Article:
The Washington Post’s David Broder urges the Democrats to back down from their filibusters of judicial nominees. He does so for reasons of principle and strategy. As a matter of principle:
Voters placed Republicans in control of the White House and the Senate, and while the opposition still has a constitutional role to play, at the end of the day that function has to be more than talking important matters to death.
As a matter of strategy, “the Republicans — with Vice President Cheney in the chair — could well muster the 51 votes needed to change Senate rules and abolish judicial filibusters.” If the Democrats were then to keep their promise to bring the Senate’s business to a halt, the Democrats would “take the brunt of the blame.” In addition, the Democrats would be unable to filibuster President Bush’s Supreme Court nominees, no matter how “objectionable.”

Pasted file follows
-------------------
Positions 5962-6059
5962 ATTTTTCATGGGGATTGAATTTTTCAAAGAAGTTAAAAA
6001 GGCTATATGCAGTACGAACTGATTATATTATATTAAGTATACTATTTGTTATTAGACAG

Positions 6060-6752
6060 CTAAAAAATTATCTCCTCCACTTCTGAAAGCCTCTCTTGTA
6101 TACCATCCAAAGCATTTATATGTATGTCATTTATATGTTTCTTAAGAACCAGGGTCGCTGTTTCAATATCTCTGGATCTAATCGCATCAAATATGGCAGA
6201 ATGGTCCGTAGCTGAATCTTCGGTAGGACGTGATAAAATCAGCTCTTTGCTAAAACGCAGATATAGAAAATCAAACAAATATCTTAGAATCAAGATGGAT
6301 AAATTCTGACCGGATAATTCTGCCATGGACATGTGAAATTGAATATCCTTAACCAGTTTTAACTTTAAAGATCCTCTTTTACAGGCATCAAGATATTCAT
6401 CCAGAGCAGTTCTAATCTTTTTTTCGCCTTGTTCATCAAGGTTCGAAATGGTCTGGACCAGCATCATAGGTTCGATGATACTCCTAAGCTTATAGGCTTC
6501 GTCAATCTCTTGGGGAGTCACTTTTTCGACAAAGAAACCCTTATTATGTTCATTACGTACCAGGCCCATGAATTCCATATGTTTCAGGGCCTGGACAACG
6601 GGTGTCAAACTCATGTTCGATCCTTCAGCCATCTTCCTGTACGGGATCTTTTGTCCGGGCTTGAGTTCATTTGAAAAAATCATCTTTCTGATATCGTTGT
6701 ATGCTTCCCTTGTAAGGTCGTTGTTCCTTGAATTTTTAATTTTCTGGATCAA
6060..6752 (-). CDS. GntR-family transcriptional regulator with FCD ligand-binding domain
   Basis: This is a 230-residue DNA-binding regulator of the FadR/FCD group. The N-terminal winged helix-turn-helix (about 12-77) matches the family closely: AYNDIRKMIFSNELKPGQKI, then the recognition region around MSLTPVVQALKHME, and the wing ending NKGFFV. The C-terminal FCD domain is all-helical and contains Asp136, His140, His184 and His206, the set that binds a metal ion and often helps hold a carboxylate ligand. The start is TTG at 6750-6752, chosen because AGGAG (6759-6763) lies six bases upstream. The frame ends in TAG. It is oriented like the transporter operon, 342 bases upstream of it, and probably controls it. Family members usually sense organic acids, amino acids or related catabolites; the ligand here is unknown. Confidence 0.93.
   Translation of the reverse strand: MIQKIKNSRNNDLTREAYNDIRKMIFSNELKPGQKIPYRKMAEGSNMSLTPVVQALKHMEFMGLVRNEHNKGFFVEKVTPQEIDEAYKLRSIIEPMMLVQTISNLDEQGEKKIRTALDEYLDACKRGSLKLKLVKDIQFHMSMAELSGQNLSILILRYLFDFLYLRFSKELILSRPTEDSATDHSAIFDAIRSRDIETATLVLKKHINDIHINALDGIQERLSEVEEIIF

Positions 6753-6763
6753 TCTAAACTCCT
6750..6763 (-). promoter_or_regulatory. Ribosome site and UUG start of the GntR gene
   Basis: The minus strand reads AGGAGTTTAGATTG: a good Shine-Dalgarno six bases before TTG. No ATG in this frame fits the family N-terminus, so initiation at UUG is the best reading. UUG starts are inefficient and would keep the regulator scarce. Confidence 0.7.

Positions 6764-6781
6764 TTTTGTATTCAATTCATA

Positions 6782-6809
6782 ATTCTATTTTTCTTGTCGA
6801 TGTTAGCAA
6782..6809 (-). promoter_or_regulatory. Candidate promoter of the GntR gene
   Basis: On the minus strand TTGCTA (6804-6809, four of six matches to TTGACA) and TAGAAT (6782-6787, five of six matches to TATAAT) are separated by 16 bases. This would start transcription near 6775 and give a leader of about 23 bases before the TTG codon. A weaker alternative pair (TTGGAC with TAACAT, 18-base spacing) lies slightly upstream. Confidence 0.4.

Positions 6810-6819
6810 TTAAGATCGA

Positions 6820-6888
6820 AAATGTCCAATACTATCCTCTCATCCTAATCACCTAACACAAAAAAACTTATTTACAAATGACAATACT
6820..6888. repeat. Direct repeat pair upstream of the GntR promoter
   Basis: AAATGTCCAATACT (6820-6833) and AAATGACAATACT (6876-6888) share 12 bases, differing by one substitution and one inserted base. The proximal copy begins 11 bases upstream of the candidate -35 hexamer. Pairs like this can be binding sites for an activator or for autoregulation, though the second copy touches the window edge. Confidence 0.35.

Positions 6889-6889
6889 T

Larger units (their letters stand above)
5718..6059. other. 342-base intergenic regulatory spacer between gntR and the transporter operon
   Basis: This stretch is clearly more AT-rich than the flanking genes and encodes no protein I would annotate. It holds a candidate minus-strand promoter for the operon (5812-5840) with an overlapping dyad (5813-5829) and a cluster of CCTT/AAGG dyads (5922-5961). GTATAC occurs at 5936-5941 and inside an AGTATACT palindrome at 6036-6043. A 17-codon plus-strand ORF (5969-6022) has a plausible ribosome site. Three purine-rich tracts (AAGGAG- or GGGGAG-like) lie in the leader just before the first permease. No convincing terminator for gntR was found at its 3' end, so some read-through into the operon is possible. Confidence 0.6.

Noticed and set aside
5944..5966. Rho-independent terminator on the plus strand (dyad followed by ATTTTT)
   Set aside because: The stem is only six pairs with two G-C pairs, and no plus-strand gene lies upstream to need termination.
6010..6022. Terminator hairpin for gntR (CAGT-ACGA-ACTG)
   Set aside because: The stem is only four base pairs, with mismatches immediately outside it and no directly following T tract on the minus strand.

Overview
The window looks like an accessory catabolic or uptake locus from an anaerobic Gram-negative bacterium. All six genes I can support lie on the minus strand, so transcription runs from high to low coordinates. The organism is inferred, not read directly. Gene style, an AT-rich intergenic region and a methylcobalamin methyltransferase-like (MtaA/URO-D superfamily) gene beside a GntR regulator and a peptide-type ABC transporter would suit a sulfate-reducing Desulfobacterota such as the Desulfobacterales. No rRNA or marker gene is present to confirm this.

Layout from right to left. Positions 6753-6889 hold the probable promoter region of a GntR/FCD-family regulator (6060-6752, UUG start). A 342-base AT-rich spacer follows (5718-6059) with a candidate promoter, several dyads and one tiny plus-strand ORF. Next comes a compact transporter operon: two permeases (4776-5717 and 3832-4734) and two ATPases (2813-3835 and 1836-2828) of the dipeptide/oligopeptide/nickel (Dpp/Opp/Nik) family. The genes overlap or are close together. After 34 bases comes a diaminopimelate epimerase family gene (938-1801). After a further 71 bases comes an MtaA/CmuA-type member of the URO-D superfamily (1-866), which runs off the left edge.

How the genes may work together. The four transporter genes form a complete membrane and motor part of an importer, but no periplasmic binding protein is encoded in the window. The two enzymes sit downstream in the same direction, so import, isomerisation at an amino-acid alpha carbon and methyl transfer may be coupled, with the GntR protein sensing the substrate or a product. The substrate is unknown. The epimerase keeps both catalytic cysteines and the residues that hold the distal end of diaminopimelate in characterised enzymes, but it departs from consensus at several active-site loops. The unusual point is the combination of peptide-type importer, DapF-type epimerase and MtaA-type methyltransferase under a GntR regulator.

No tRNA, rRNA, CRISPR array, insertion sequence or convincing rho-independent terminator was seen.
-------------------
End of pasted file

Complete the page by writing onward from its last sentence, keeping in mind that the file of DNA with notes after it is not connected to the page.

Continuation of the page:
Broder’s column can be viewed as further evidence that the Republicans do indeed have the 51 votes they need to break the filibusters.